John Howard Society of Peterborough

Youth Justice Committee

Funded by the Ministry of Children, Community and Social Services

If your actions have caused harm in your community, and you’re between the ages of 12 and 17, a restorative justice conference may help you make things right with the people your choices have affected.

According to the principles of restorative justice, justice is achieved when:

  • Victims’ needs are met.
  • Young people take action to repair the harm they have caused.
  • Community members have a role in the justice process.
  • Everyone is guaranteed respect.
  • Victims and offenders move forward peacefully.

What is a Restorative Conference?
A restorative conference occurs when a young person who has committed an offence meets with the people who have been affected by their actions. With the help of a trained facilitator, each person answers a series of questions about the offence and its impact on the community. Once everyone has had a chance to speak, the group brainstorms a list of steps that the young person will take to repair the harm that has been done. These steps form a conference agreement, also known as a contract, which the young person must complete by a given deadline. In Peterborough, conferences are facilitated by volunteers of the Youth Justice Committee, a program that is funded by the Ontario Ministry of Children, Community and Social Services.

What is Your Role?
The people who have been affected by an offence are invited to share their feelings and experiences. These individuals have an opportunity to hear directly from the young person, gaining valuable information about what happened and why. They may attend the conference in person; elect a representative to appear on their behalf; or write a victim impact statement.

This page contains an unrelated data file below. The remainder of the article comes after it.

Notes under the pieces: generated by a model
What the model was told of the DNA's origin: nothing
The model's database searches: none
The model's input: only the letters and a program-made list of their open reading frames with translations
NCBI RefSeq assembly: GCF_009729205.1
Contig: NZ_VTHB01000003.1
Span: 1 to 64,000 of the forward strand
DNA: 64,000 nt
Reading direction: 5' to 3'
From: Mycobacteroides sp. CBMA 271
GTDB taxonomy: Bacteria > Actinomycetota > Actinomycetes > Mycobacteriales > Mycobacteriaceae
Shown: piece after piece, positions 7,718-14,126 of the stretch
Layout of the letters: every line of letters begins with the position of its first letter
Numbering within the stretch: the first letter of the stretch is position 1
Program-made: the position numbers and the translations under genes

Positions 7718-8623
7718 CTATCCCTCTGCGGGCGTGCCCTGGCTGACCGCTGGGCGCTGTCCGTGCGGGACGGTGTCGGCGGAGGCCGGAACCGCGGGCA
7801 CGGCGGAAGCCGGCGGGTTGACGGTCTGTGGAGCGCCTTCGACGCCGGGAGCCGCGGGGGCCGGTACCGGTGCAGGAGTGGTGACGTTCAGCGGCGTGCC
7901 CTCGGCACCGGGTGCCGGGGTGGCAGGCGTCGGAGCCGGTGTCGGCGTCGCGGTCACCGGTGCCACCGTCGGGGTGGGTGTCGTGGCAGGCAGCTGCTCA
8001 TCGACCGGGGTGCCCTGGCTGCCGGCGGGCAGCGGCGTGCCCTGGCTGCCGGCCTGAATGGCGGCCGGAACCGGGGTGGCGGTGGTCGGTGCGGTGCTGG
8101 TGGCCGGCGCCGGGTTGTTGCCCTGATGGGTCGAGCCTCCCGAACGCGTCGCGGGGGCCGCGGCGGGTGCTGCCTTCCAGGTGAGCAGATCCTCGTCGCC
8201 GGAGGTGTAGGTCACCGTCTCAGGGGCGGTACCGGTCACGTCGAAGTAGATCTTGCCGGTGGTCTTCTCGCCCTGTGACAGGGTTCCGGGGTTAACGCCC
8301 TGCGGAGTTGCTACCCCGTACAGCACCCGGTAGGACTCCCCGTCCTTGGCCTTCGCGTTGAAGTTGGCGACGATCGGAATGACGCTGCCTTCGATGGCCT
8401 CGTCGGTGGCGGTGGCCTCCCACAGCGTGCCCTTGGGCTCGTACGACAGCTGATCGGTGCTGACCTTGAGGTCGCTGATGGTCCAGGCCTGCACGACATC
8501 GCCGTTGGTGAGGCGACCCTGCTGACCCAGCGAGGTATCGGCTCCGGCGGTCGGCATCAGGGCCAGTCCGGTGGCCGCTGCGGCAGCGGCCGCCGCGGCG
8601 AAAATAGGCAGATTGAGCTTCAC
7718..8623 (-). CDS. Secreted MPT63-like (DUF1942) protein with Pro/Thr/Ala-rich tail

The young person who is responsible for an offence has a chance to tell their story. As a result of hearing from victims and parents during the conference, young people often become much more aware of their impact on the community. So long as they follow the conference agreement, the young person will avoid having a criminal record.

Parents, family members, friends, and supporters are encouraged to attend. Everyone present has a voice in shaping the agreement that will help the young person restore balance to the community. Parents and guardians play an especially important role supporting their children and contributing to the conference agreement.

The Youth Justice Committee relies upon a team of skilled volunteers to facilitate restorative conferences. Community members who are interested in becoming volunteers must submit an application, attend an interview, and complete a mandatory training course. All volunteers are subject to review and approval by the Ministry of Children, Community and Social Services.

Outcomes for Youth
The conference agreement, also known as a contract, outlines meaningful steps that the young person will take to make things right. Everyone who attends the conference must agree upon the contract; no one person has the upper hand. However, it is important that the contract provides victims and community members with the things they need to heal and grow. Some common contract steps include:

  • An apology
  • Financial restitution
  • Community service hours
  • Repair of property damage
  • An essay or project
  • A referral to other community agencies

Who is Eligible?
The Youth Justice Committee serves young people between the ages of 12 and 17 who are in conflict with the law. In most cases, these young people have received Extrajudicial Measures (EJM) or Extrajudicial Sanctions (EJS) from the police or the court. Before taking part in a conference, a young person must take responsibility for their role in an offence.

 

For more information contact

Caitlin Jacobs

Restorative Justice Coordinator

t: (705) 743 8331 ext. 215

cell (text): (705) 933 4355

email: mediation@jhsptbo.com